Congenital Heart Disease

Authors: Fatema Jaffer, Riad Hosein / Editor: Lauren Fraser / Reviewer: Sandi Angus / Codes: / Published: 19/02/2024

This session details the three main presentations of Congenital Heart Disease to the emergency department (ED); shock, cyanosis and congestive heart failure. The lesions causing each presentation and general/ specific management are also discussed. 


After completing this session, you will be able to: 

  • Describe basic foetal and neonatal circulation 
  • Identify the most common presentations of congenital heart disease to the emergency department 
  • Describe the importance of duct dependent lesions 
  • Distinguish between cyanotic and acyanotic forms of congenital heart disease 
  • Formulate a management plan for the infant in shock/cyanosis/congestive heart failure
  • Describe the general management for common CHD lesions 
  • Have an appreciation that many CHD patients survive to adulthood and may present to the ED as an adolescent or adult 


  1. Liu Y, Chen S, Zhlke L, et al. Global birth prevalence of congenital heart defects 1970-2017: updated systematic review and meta-analysis of 260 studies. Int J Epidemiol. 2019 Apr 1;48(2):455-463. doi: 10.1093/ije/dyz009.
  2. Somerville J. MANAGEMENT OF ADULTS WITH CONGENITAL HEART DISEASE: An Increasing Problem. Annual Review of Medicine, 1997. 48(1), pp.283-293.
  3. Judge P, Meckler Mshs G. Congenital Heart Disease In Pediatric Patients: Recognizing The Undiagnosed And Managing Complications In The Emergency Department. Pediatr Emerg Med Pract. 2016 May;13(5):1-28; quiz 27-8.
  4. Bernier PL, Stefanescu A, Samoukovic G, Tchervenkov CI. The challenge of congenital heart disease worldwide: epidemiologic and demographic facts. Semin Thorac Cardiovasc Surg Pediatr Card Surg Annu. 2010;13(1):26-34.
  5. Erikssen G, Liestl K, Seem E, Birkeland S, Saatvedt KJ, Hoel TN, Dhlen G, Skulstad H, Svennevig JL, Thaulow E, Lindberg HL. Achievements in congenital heart defect surgery: a prospective, 40-year study of 7038 patients. Circulation. 2015 Jan 27;131(4):337-46; discussion 346.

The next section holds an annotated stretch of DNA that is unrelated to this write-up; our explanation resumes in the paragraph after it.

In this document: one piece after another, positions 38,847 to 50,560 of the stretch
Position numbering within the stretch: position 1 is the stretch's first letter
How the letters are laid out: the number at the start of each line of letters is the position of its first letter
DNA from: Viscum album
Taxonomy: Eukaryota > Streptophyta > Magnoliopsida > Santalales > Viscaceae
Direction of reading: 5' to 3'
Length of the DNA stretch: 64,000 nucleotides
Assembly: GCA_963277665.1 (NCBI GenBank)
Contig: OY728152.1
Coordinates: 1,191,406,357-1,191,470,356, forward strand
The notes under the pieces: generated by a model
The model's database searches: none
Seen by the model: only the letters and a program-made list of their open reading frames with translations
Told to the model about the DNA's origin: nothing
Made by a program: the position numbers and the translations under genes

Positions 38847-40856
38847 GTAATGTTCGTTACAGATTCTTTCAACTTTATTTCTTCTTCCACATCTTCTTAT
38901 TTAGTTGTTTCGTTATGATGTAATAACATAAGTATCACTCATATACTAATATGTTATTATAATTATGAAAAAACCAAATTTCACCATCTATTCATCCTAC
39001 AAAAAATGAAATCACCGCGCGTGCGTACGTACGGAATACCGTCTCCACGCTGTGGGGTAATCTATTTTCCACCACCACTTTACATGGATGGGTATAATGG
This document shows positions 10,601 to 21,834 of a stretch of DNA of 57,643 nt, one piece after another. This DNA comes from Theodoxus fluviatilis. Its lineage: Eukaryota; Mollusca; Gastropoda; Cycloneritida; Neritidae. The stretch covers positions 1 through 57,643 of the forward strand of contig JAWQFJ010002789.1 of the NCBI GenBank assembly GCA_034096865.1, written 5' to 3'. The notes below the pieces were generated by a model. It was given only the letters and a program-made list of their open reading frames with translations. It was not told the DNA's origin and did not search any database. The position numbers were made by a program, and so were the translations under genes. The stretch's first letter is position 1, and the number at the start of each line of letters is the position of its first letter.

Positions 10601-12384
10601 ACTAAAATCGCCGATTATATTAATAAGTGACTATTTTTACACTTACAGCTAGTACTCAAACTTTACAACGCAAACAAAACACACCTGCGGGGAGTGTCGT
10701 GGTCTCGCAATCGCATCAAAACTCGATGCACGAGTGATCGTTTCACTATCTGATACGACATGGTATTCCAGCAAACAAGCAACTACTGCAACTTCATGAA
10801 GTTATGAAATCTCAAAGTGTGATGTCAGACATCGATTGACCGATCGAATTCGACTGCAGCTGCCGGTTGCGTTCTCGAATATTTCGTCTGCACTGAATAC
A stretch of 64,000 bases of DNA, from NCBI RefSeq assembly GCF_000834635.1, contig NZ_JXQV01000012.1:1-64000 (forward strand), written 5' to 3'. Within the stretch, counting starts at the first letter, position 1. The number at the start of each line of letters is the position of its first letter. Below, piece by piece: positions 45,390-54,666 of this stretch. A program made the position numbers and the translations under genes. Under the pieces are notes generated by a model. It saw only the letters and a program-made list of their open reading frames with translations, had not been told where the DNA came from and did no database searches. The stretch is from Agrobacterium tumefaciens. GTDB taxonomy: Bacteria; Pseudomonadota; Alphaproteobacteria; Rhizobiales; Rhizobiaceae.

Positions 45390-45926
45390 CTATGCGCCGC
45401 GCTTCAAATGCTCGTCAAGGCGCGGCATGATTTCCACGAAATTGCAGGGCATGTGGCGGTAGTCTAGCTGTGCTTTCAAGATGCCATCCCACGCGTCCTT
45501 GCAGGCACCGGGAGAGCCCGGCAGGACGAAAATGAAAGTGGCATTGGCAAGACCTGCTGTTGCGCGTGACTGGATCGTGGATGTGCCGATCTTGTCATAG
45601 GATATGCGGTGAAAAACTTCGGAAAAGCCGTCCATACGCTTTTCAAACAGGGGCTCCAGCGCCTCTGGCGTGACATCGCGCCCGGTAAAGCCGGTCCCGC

6. MacDonald MG, Mullett MD, Seshia MMK, editors. Averys neonatology: Pathophysiology and management of the newborn. 6th ed. Philadelphia, PA: Lippincott Williams and Wilkins; 2005.
  7. Kouchoukos NT, Blackstone EH, Hanley FL. Kirklin/Barratt-Boyes Cardiac Surgery [Internet]. Elsevier Health Sciences; 2012.
  8. Beattie R, Champion M. Essential Revision Notes In Paediatrics For The MRCPH. Knutsford, Cheshire: PasTest Ltd., 2002.
  9. Radiopaedia – The Wiki-Based Collaborative Radiology Resource. [online] Available at: <> [Accessed 12 June 2020].
  10. Kliegman, R., Stanton, B., St. Geme, J., Schor, N., Behrman, R. and Nelson, W., 2016. Nelson Textbook Of Pediatrics. 20th ed. Philadelphia: Elsevier.
  11. Brawn, W., Barron, D. and Jones, T., 2011. Hypoplastic left heart. Paediatrics and Child Health, 21(1), pp.19-24.
  12. Barron, D., Kilby, M., Davies, B., Wright, J., Jones, T. and Brawn, W., 2009. Hypoplastic left heart syndrome. The Lancet, 374(9689), pp.551-564.
  13. Hosein RB, Clarke AJ, McGuirk SP, Griselli M, Stumper O, De Giovanni JV, Barron DJ, Brawn WJ. Factors influencing early and late outcome following the Fontan procedure in the current era. The ‘Two Commandments’? Eur J Cardiothorac Surg. 2007 Mar;31(3):344-52; discussion 353. 
  14. Best KE, Rankin J. Long-Term Survival of Individuals Born With Congenital Heart Disease: A Systematic Review and Meta-Analysis. J Am Heart Assoc. 2016;5(6):e002846. Published 2016 Jun 16. doi:10.1161/JAHA.115.002846

Additional resources

There are some descriptions of murmurs listed in this module. This website has an open access course designed specifically for congenital heart disease murmurs complete with audio which may be useful.

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